Drones are becoming cheaper and more powerful at a rapid clip, spawning new industries and setting off alarms among local authorities who are ill equipped to police the airspace above them. There have been high-profile crashes at the White House and US Open already this year, and today the UK government sent a message when it secured a convictionagainst Nigel Wilson, a 42-year-old Nottingham man who had flown repeatedly over crowded soccer stadiums and tourist landmarks. Wilson pleaded guilt to a total of seven counts "contrary to sections 166 and 167 of the Air Navigation Order 2009." That resulted in a fine of $3683 and a two-year ban on flying, owning, or assisting anyone with operating a drone.
The closest Wilson came injuring anyone was in September of 2014, when he flew over a Liverpool soccer match and frightened horses carrying mounted police, causing them to rear up next to pedestrians on a crowded walkway. Did the brave steeds subsequently chase him down on foot? Sadly, no. Like most reckless pilots who run afoul of the law, Wilson's mistake was subsequently posting footage of the flight to YouTube.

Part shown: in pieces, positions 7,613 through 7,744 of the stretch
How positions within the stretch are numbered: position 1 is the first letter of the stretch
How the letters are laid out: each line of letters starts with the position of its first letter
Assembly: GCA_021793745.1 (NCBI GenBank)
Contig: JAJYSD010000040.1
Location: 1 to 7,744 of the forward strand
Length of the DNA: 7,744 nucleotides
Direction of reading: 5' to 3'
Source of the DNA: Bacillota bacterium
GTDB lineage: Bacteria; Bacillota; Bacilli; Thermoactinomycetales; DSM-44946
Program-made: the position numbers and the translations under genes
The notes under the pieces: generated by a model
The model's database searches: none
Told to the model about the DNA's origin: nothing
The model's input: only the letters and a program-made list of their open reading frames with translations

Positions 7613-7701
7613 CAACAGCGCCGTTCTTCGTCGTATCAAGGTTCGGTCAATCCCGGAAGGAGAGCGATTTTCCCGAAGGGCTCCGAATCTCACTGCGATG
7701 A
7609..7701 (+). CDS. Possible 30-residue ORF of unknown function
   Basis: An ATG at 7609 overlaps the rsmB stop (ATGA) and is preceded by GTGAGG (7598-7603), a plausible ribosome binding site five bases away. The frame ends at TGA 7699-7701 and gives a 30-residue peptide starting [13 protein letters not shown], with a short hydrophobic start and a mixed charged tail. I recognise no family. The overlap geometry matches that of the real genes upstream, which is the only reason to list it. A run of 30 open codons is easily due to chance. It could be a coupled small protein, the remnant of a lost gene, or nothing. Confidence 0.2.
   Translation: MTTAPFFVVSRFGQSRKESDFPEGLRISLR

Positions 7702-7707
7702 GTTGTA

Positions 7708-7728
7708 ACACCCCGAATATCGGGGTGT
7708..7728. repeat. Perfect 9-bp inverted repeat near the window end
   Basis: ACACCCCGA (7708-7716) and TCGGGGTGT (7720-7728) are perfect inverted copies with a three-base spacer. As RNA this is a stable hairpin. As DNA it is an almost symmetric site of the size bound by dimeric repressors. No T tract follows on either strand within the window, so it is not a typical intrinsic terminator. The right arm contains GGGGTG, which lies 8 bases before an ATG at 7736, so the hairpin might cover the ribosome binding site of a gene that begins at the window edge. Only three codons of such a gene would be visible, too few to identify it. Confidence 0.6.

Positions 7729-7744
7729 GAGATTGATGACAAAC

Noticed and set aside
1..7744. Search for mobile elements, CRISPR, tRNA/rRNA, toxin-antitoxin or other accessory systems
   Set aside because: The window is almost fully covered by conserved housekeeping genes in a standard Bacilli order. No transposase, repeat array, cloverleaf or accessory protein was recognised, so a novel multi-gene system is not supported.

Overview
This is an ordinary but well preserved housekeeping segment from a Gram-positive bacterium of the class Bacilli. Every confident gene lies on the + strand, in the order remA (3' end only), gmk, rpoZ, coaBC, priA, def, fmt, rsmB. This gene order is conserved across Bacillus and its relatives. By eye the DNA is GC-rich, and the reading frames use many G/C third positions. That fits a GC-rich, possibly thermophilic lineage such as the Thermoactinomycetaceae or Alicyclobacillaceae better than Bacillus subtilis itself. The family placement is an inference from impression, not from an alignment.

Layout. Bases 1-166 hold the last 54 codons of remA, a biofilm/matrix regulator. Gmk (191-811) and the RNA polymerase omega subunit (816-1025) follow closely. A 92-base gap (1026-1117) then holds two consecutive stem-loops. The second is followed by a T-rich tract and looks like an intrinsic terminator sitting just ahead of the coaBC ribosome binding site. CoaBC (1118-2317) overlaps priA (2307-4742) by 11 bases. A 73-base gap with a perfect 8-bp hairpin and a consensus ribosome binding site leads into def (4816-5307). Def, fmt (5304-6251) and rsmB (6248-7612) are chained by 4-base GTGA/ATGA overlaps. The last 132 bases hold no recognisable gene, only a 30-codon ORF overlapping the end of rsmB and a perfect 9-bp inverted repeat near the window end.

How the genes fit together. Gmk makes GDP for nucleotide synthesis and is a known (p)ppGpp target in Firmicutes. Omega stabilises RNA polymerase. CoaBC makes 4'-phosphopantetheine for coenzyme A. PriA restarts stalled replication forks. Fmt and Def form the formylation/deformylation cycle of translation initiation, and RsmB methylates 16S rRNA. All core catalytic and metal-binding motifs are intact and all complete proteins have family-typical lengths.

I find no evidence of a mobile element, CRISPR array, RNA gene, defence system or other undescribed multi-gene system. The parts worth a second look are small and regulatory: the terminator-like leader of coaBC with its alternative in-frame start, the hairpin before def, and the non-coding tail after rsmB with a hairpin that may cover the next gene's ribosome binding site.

"As drones become more widely available, it's important that anyone using this type of small aircraft understands that there are strict regulations on how and where they can be flown and that police, in partnership with the CAA, will look to prosecute anyone who does not follow these rules," said chief inspector Nick Aldworth, who is the Metropolitan Police Service's lead officer on the misuse of drones."Flying drones over congested areas or buildings can pose great risks to public safety and security and Wilson put many people in real danger. Today's outcome should serve as a warning to anyone thinking of doing similar that they could end up in court if they ignore these regulations."